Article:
Re: [RFC] mm: iommu: An API to unify IOMMU, CPU and device memorymanagement

From: Zach Pfeffer
Date: Fri Jun 25 2010 - 02:48:57 EST

Andi Kleen wrote:
> Zach Pfeffer <zpfeffer@xxxxxxxxxxxxxx> writes:
>> This patch contains the documentation for and the main header file of
>> the API, termed the Virtual Contiguous Memory Manager. Its use would
>> allow all of the IOMMU to VM, VM to device and device to IOMMU
>> interoperation code to be refactored into platform independent code.
> I read all the description and it's still unclear what advantage
> this all has over the current architecture?
> At least all the benefits mentioned seem to be rather nebulous.
> Can you describe a concrete use case that is improved by this code
> directly?

Sure. On a SoC with many IOMMUs (10-100), where each IOMMU may have
its own set of page-tables or share page-tables, and where devices
with and without IOMMUs and CPUs with or without MMUS want to
communicate, an abstraction like the VCM helps manage all conceivable
mapping topologies. In the same way that the Linux MM manages pages
apart from page-frames, the VCMM allows the Linux MM to manage ideal
memory regions, VCMs, apart from the actual memory region.

One real scenario would be video playback from a file on a memory
card. To read and display the video, a DMA engine would read blocks of
data from the memory card controller into memory. These would
typically be managed using a scatter-gather list. This list would be
mapped into a contiguous buffer of the video decoder's IOMMU. The
video decoder would write into a buffer mapped by the display engine's
IOMMU as well as the CPU (if the kernel needed to intercept the
buffers). In this instance, the video decoder's IOMMU and the display
engine's IOMMU use different page-table formats.

Using the VCM API, this topology can be created without worrying about
the device's IOMMUs or how to map the buffers into the kernel, or how
to interoperate with the scatter-gather list. The call flow would would go:

1. Establish a memory region for the video decoder and the display engine
that's 128 MB and starts at 0x1000.

vcm_out = vcm_create(0x1000, SZ_128M);

2. Associate the memory region with the video decoder's IOMMU and the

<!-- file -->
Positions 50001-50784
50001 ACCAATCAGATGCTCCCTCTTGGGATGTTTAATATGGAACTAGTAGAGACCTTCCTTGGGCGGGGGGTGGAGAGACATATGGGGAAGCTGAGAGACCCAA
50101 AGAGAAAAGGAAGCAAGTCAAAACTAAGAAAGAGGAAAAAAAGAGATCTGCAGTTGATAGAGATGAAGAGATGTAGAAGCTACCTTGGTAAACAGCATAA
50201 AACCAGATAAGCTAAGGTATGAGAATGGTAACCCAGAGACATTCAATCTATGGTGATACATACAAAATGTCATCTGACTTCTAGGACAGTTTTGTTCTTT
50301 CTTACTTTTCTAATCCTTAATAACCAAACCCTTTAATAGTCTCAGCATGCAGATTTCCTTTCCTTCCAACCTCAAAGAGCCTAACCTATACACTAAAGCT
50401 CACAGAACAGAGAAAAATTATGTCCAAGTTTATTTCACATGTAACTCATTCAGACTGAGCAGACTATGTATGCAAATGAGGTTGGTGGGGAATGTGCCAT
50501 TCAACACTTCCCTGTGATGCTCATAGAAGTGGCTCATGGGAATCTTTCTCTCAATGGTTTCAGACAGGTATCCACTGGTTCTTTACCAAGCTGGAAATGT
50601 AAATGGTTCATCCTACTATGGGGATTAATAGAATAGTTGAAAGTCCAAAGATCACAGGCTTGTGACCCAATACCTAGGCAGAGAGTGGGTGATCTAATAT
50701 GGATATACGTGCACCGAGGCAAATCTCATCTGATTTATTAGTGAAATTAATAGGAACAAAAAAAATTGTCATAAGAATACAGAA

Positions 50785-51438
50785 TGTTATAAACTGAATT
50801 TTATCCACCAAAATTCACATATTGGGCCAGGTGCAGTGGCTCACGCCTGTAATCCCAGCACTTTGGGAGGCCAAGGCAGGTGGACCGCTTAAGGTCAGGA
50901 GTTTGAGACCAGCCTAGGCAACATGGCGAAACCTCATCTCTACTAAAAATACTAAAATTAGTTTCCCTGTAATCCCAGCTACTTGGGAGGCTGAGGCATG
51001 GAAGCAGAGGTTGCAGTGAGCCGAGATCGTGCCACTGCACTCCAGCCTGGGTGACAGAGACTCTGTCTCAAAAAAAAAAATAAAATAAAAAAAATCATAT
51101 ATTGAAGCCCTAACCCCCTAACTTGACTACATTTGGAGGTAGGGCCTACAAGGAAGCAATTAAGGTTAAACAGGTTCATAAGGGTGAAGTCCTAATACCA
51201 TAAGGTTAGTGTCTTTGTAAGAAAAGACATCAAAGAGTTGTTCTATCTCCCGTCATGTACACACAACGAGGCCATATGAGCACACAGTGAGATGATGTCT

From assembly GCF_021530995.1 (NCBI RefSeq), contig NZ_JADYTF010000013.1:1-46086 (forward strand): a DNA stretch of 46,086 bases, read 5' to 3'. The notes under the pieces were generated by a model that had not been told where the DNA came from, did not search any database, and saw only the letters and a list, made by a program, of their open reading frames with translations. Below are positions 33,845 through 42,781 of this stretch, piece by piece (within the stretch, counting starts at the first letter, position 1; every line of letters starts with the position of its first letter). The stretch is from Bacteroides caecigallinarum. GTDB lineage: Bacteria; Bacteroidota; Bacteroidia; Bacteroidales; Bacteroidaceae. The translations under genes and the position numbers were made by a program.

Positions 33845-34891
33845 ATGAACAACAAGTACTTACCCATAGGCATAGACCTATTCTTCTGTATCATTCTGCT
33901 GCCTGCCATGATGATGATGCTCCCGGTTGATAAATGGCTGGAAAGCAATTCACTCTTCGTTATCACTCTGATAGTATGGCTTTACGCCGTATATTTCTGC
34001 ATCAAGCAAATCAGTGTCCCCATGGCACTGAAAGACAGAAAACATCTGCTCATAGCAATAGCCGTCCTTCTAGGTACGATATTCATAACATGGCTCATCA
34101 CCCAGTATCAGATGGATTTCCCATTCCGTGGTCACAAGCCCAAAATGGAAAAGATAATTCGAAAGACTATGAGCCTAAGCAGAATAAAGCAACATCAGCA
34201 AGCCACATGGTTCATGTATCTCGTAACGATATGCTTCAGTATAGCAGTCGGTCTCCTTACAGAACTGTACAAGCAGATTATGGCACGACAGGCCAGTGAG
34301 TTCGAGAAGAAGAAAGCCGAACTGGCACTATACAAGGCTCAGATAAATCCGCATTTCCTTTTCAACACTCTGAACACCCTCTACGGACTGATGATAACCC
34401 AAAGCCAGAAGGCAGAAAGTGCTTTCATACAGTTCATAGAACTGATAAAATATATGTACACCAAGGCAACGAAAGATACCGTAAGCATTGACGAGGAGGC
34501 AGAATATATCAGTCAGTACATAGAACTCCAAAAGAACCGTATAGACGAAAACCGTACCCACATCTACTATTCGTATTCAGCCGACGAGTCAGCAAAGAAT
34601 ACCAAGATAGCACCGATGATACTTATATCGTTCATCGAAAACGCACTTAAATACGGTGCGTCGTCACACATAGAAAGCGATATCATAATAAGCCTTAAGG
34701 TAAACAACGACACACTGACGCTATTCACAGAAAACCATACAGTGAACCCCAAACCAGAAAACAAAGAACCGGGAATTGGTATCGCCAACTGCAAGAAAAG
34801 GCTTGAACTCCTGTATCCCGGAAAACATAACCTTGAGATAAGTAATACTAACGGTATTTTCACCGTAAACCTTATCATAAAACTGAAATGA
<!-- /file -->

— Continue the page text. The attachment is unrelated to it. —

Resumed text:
display engine's IOMMU.

avcm_dec = vcm_assoc(vcm_out, video_dec_dev, 0);
avcm_disp = vcm_assoc(vcm_out, disp_dev, 0);

The 2 dev_ids, video_dec_dev and disp_dev allow the right IOMMU
low-level functions to be called underneath.

3. Actually program the underlying IOMMUs.


4. Allocate 2 physical buffers that the DMA engine and video decoder will
use. Make sure each buffer is 64 KB contiguous.

buf_64k = vcm_phys_alloc(MT0, 2*SZ_64K, VCM_64KB);

5. Allocate a 16 MB buffer for the output of the video decoder and the
input of the display engine. Use 1MB, 64KB and 4KB blocks to map the

buf_frame = vcm_phys_alloc(MT0, SZ_16M);

6. Program the DMA controller.

buf = vcm_get_next_phys_addr(buf_64k, NULL, &len);
while (buf) {
buf = vcm_get_next_phys_addr(buf_64k, NULL, &len);

7. Create virtual memory regions for the DMA buffers and the video
decoder output from the vcm_out region. Make sure the buffers are
aligned to the buffer size.

res_64k = vcm_reserve(vcm_out, 8*SZ_64K, VCM_ALIGN_64K);
res_16M = vcm_reserve(vcm_out, SZ_16M, VCM_ALIGN_16M);

8. Connect the virtual reservations with the physical allocations.

vcm_back(res_64k, buf_64k);
vcm_back(res_16M, buf_frame);

9. Program the decoder and the display engine with addresses from the
IOMMU side of the mapping:

base_64k = vcm_get_dev_addr(res_64k);
base_16M = vcm_get_dev_addr(res_16M);

10. Create a kernel mapping to read and write the 16M buffer.

cpu_vcm = vcm_create_from_prebuilt(VCM_PREBUILT_KERNEL);

11. Create a reservation on that prebuilt VCM. Use any alignment.

res_cpu_16M = vcm_reserve(cpu_vcm, SZ_16M, 0);

12. Back the reservation using the same physical memory that the
decoder and the display engine are looking at.

vcm_back(res_cpu_16M, buf_frame);

13. Get a pointer that kernel can dereference.

base_cpu_16M = vcm_get_dev_addr(res_cpu_16M);

The general point of the VCMM is to allow users a higher level API
than the current IOMMU abstraction provides that solves the general
mapping problem. This means that all of the common mapping code would
be written once. In addition, the API allows all the low level details
of IOMMU programing and VM interoperation to be handled at the right

Eventually the following functions could all be reworked and their
users could call VCM functions.














> -Andi

Sent by an employee of the Qualcomm Innovation Center, Inc.
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